GENEVA (Reuters) - North Korean women are deprived of education and job opportunities and are often subjected to violence at home and sexual assault in the workplace, a United Nations human rights panel said on Monday.
After a regular review of Pyongyang’s record, the U.N. Committee on the Elimination of Discrimination against Women voiced concern at rape or mistreatment of women in detention especially those repatriated after fleeing abroad.
North Korean women are “under-represented or disadvantaged” in tertiary education, the judiciary, security and police forces and leadership and managerial positions “in all non-traditional areas of work”, the panel of experts said.
Domestic violence is prevalent and there is “very limited awareness” about the issue and a lack of legal services, psycho-social support and shelters available to victims, it said.
North Korea told the panel on Nov. 8 that it was working to uphold women’s rights and gender equality but that sanctions imposed by major powers over its nuclear and missile programmes were taking a toll on vulnerable mothers and children.
The panel said economic sanctions had a disproportionate impact on women.
North Korean women suffer “high levels of malnutrition”, with 28 percent of pregnant or lactating women affected, it said.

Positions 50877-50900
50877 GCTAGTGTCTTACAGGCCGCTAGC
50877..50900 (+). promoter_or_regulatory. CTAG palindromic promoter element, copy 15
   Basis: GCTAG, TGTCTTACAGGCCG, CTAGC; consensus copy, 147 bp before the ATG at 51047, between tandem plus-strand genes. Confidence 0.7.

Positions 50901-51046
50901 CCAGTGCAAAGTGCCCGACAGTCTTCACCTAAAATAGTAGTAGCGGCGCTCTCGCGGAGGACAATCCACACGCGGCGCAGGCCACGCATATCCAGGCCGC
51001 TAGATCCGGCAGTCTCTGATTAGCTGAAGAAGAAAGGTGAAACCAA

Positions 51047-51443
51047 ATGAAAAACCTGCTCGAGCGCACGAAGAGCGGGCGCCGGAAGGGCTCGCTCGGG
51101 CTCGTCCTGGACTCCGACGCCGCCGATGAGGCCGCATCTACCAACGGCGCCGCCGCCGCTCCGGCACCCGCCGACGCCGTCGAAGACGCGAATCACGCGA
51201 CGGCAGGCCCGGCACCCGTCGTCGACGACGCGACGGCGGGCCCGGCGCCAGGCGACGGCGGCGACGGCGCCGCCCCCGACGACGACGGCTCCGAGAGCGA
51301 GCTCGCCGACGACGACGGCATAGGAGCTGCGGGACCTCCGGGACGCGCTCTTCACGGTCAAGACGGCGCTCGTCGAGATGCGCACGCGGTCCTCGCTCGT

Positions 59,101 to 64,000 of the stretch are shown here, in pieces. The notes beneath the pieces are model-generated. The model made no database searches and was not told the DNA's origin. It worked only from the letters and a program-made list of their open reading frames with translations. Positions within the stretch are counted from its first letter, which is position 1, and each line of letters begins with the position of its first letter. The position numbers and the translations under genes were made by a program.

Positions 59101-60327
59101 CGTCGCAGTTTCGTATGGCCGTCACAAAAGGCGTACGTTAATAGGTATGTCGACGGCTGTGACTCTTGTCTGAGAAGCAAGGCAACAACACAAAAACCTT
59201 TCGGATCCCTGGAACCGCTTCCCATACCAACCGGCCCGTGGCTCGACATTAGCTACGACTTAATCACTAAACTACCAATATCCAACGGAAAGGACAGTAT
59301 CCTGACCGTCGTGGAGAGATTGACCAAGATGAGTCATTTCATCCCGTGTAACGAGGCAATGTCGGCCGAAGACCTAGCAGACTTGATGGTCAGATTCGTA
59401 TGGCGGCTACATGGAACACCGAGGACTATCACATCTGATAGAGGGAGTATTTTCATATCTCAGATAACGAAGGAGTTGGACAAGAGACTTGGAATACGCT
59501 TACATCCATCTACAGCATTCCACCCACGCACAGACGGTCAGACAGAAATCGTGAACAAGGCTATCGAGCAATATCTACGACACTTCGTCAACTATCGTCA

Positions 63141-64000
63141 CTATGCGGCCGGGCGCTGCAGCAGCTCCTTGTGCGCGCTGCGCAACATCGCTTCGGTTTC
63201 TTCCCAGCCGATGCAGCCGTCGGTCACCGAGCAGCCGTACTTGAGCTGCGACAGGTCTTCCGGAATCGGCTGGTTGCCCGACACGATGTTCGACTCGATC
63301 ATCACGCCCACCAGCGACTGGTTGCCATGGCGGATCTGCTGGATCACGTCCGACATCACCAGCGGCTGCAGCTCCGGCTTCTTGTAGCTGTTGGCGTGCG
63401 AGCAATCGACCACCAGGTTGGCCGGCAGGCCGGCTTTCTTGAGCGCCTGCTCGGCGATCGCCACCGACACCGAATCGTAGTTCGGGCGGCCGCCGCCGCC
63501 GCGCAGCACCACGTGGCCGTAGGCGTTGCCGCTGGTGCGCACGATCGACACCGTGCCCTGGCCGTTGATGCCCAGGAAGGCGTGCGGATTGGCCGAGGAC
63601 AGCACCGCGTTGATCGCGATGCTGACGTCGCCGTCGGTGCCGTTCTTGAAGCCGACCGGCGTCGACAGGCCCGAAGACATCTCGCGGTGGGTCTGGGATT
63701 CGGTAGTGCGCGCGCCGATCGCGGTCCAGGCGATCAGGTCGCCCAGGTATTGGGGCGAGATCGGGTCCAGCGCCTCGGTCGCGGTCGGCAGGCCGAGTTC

The report also found that penalties for rape in North Korea are not commensurate with the severity of the crime, which often goes unpunished. Legal changes in 2012 lowered the penalties for some forms of rape, including the rape of children, rape by a work supervisor and repeated rape.
The revised legal code had led to “reducing the punishment for forcing a woman in a subordinate position to have sexual intercourse from four years to three years”, the report said.
Women trafficked abroad and then returned to North Korea, “are reportedly sent to labour training camps or prisons, accused of ‘illegal border crossing’, and may be exposed to further violations of their human rights, including sexual violence by security officials and forced abortions,” it said.
North Korean women living in China can transmit their nationality to their children, but many are believed not to register them “for fear of being forcibly repatriated”, it said.
Reporting by Stephanie Nebehay; Editing by Robin Pomeroy